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RE: http://www.w3.org/TR/speech-synthesis

From: Pawson, David <DPawson@rnib.org.uk>
Date: Tue, 12 Sep 2000 08:54:44 +0100
Message-ID: <9B66BBD37D5DD411B8CE00508B69700F03C102@pborolocal.rnib.org.uk>
To: "'Larson, Jim A'" <jim.a.larson@intel.com>, "'www-voice@w3.org'" <www-voice@w3.org>

Thanks for the note Jim .

A couple of points in reply.
I don't understand your use of the term scripting language.
Neither XSLT nor XSL fall into that category as I understand them.
Nowhere within XSLT is the word scripting mentioned.
XSLT defines itself as ' a language for transforming XML documents into
other XML documents.'



> As I recall, the basic reasons Workin Group members did not 
> choose XSLT
> included members feeling uncomfortable with the new XSLT, a 
> large ramp-up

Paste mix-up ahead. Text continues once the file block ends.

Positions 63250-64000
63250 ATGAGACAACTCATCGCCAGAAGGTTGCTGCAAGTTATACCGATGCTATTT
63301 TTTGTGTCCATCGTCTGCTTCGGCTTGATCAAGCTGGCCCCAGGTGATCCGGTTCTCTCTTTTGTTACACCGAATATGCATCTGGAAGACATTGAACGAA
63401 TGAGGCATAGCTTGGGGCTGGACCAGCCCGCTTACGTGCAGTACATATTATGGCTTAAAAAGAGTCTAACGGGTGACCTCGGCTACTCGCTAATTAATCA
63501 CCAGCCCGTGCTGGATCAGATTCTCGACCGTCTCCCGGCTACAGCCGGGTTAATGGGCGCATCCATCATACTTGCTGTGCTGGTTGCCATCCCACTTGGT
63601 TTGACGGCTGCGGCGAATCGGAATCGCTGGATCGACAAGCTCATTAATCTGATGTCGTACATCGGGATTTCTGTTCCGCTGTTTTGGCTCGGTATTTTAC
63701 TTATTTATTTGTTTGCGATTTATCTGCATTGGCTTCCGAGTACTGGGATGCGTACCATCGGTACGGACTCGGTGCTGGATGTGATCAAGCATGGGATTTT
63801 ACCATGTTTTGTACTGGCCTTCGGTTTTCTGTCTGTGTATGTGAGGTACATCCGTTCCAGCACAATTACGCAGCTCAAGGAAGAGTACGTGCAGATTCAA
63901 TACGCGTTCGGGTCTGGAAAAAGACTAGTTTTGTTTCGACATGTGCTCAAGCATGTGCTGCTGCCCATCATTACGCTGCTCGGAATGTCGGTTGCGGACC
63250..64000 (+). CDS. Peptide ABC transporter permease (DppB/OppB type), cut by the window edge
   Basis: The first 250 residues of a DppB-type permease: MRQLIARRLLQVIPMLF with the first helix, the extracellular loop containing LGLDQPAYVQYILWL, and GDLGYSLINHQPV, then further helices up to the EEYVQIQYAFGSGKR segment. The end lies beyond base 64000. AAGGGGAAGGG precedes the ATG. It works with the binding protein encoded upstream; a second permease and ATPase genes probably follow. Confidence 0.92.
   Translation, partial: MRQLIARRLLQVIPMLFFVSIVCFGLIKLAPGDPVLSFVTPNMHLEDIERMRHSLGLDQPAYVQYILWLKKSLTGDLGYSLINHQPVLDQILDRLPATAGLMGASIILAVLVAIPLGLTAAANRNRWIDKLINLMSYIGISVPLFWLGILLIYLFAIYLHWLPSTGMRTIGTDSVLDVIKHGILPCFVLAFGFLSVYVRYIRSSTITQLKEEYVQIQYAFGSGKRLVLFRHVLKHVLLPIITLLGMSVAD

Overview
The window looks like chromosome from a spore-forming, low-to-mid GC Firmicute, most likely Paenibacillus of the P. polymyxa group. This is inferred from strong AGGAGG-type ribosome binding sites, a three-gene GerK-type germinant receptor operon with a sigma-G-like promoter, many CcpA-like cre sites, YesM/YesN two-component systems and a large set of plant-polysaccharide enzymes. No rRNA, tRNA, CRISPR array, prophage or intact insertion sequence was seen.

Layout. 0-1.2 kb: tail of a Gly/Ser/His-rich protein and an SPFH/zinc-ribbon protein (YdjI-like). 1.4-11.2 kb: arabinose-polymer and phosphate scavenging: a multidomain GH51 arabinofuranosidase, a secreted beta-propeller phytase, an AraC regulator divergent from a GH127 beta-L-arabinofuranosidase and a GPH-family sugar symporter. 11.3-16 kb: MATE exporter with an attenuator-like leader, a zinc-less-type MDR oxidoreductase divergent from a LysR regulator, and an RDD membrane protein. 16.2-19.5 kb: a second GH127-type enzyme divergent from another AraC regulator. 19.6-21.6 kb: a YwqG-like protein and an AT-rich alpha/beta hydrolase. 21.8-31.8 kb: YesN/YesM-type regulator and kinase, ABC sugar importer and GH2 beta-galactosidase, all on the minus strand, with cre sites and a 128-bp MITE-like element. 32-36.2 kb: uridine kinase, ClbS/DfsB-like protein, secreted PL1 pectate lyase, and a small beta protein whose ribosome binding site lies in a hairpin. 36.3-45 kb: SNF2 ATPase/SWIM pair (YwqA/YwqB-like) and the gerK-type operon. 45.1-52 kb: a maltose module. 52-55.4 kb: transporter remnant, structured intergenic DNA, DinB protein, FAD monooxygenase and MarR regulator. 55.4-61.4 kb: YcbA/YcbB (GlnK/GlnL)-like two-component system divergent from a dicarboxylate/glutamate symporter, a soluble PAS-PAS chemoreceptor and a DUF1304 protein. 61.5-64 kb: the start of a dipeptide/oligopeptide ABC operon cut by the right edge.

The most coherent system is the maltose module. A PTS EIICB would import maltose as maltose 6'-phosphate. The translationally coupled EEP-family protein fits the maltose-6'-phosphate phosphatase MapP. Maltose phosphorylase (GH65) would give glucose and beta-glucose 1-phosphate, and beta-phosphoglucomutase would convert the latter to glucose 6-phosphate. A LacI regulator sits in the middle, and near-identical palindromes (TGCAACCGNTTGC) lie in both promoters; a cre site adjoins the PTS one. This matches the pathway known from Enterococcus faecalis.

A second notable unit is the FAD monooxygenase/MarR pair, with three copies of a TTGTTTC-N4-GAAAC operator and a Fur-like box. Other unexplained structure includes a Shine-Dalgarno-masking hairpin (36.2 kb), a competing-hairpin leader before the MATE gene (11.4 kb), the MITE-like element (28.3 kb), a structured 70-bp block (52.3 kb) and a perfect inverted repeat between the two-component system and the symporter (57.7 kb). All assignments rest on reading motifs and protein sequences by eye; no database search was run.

> effort to use XSLT, and additional implmentation effort for XSLT when
> implmenetations of other scripting languages already exist. 

Point noted though I fail to see the relevance.

Your spec, para 1.3.
<quote>Interoperability with Aural CSS: The speech synthesis markup language
is a final form representation that can be produced when XSLT is applied to
XHTML with ACSS. ACSS is covered in Section 19 of the Cascading Style
Sheets, level 2 CSS2 Specification (12-May-1998). This usage of speech
synthesis facilitates improved accessibility to existing HTML and XHTML
content.</quote>

was the source of my concern. Since the aural styling of XSL is directly
derived
from that of CSS I simply wondered why you included one, and not the other.

I understand from your comments that your group are not familiar with
the XSL working draft, and can understand that.

Having pointed this out, I would hope that this omission can be rectified
prior to its arrival at the AC-forum for voting. 

Regards DaveP
Received on Tuesday, 12 September 2000 03:54:40 GMT

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